- Progress on spatial conservation efforts in marine environments is often summarized with the simplistic metric of extent. However, targets require a more nuanced view, where ecological effectiveness, biodiversity, representation, connectivity and ecosystem services must all be recognized. Furthermore, these targets must be achieved through equitable processes and produce equitable outcomes.
- This paper calls for a clearer definition of what is to be ‘counted’ in assessing progress in marine conservation, through the use of both traditionally defined marine protected areas and a limited subset of other equivalent areas. It calls for future effort to draw a clear distinction between non-extractive areas such as no-take marine reserves, and the more numerous extractive areas. To be considered protected, sites must be ecologically effective, and be equitably managed to support all stakeholders.
- Spatial extent of coverage is only one constituent part of conservation effort, however, and much greater effort is needed to ensure that sites are selected to achieve optimum conservation outcomes for biodiversity and for ecosystem services. The paper reviews some of the existing views and approaches to defining and delimiting marine protection priorities.
- It recommends that with a clearer set of metrics for defining protection, and for assessing progress and setting future targets, marine conservation will be better placed to achieve lasting outcomes, including halting biodiversity loss and securing or enhancing ecosystem service provision. Protected spaces will continue to play a major role in future oceans, but they also need to be configured within a wider spatial framework.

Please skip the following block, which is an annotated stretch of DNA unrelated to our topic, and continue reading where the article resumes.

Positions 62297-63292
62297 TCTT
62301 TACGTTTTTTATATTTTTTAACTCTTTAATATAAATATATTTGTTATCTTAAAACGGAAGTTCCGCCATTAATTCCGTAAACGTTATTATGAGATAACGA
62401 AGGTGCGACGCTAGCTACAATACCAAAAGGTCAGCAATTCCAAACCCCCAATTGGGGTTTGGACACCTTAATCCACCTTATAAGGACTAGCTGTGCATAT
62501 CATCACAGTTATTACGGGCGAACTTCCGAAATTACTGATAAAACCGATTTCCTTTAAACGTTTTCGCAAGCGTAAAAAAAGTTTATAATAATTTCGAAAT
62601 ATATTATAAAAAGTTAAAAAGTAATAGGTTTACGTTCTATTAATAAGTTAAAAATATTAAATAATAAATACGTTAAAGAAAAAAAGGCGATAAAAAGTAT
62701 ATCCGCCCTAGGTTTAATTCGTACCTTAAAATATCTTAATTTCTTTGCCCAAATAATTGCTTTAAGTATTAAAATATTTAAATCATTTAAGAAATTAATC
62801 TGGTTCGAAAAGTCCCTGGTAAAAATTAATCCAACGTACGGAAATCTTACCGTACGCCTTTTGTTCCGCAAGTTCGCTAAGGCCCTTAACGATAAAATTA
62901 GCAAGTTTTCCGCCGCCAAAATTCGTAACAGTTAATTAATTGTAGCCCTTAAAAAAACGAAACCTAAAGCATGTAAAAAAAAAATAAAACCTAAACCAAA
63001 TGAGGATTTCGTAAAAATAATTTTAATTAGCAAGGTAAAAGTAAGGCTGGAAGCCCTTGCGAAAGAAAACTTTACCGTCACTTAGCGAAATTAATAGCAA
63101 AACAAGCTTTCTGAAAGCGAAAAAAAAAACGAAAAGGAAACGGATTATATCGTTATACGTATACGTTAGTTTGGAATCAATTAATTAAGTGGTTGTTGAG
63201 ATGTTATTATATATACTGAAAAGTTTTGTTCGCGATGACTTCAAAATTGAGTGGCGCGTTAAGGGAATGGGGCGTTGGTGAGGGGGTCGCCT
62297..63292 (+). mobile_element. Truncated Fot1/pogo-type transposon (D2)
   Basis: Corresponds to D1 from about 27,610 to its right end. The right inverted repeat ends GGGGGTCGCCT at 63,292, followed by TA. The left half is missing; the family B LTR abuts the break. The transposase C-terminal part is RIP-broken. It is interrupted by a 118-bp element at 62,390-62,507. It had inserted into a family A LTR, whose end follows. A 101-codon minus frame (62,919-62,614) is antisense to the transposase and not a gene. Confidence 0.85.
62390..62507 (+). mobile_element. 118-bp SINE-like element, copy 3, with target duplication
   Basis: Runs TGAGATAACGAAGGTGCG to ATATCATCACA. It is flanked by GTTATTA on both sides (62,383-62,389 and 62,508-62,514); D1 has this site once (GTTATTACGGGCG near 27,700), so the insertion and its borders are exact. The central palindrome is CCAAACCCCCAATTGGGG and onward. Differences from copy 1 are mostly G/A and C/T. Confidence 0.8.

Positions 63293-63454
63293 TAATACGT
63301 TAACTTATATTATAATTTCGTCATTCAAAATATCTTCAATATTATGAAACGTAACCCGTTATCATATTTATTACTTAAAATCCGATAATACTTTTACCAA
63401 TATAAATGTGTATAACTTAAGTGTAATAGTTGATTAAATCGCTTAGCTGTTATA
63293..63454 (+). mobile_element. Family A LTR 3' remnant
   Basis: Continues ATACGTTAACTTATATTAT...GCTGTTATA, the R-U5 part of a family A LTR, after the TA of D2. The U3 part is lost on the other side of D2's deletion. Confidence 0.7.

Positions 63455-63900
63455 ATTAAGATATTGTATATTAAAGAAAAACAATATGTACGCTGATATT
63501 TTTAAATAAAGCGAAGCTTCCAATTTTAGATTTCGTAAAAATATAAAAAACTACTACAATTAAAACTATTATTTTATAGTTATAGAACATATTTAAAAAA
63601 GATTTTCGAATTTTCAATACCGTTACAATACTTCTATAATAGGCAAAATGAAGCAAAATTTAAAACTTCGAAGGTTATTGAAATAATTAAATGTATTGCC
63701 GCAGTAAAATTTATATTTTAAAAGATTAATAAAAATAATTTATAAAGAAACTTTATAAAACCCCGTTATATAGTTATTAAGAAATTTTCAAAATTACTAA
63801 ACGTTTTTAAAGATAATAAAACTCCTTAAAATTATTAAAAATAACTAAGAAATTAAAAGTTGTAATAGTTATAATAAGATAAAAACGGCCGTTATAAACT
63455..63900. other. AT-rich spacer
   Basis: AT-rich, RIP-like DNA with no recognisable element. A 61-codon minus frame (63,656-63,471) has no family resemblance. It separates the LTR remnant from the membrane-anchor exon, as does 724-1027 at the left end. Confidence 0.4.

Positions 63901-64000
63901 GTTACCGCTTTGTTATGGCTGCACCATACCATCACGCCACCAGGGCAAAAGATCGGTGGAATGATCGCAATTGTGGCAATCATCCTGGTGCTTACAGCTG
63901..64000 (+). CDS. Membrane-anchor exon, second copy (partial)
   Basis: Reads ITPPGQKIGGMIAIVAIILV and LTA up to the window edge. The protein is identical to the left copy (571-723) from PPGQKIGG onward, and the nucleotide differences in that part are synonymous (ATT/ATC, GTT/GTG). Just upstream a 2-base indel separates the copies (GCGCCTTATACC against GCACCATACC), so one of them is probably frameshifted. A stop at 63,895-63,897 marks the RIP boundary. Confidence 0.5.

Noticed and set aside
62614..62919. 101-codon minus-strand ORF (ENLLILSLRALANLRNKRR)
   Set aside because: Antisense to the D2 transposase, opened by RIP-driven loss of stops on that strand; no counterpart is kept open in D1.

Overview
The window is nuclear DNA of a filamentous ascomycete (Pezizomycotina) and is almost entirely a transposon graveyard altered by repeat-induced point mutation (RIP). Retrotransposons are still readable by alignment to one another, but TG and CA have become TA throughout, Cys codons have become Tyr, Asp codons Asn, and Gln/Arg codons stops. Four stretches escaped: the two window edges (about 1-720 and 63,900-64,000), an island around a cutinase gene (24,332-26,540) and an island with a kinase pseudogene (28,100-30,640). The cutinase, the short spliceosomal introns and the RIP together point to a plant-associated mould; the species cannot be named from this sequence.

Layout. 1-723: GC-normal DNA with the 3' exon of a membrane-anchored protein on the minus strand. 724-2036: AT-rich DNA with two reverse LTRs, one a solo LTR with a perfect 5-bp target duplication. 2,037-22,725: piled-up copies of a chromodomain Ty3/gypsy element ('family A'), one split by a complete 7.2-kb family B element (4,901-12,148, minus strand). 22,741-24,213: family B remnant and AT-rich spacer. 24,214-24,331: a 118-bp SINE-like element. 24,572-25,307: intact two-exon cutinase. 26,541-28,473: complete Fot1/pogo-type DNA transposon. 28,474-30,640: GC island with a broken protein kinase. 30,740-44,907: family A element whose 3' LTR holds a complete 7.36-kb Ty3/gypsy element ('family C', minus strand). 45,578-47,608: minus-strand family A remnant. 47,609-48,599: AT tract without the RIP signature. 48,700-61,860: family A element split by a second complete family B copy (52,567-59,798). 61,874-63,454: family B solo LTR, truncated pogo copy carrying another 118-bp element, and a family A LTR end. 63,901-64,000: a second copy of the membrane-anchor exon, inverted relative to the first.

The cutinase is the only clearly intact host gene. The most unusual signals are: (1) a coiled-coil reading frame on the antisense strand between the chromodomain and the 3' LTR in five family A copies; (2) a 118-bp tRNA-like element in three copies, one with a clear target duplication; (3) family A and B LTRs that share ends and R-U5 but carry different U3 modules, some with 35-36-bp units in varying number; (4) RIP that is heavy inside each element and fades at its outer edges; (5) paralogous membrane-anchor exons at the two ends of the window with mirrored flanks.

Ocean warming may well turn out to be the greatest hidden challenge of our generation. This report represents the most comprehensive review to date on ocean warming. To build up the report, leading scientists from around the world were invited to join with colleagues to contribute individual chapters. It contains many recommendations from the scientists on capability gaps and research issues that need to be resolved if we are to tackle the impacts of ocean warming with greater confidence in the future. The focus of the report is on gathering facts and knowledge and communicating this to show what is now happening in and to the ocean. There is purposefully much less focus on political ramifications. We hope that this report will help stimulate further debate and action on such issues.
Harbours are a focus of intensive and diverse activities and thus have a high potential to become centres of conflict between users. Reviewing the multiple uses associated with harbours provides important insights into maritime communities and the management of conflict. In this paper, seven international, multi-disciplinary groups provide their expert synthesis of individual harbours. After a detailed discussion experts from Sydney, Qingdao, Vigo, Auckland, Jakarta, Crete and Plymouth synthesised and shared their harbour’s characteristics, user conflicts and how such conflicts have been researched and managed. The paper addresses an omission of “conflict” in most of the research literature about harbours, and ports and scopes a research agenda that includes integration, risk appreciation and other approaches to these increasingly contentious maritime environments. This process provided an opportunity for global researchers to share the ways harbour conflicts are mitigated and the kinds of adaptations that are possible.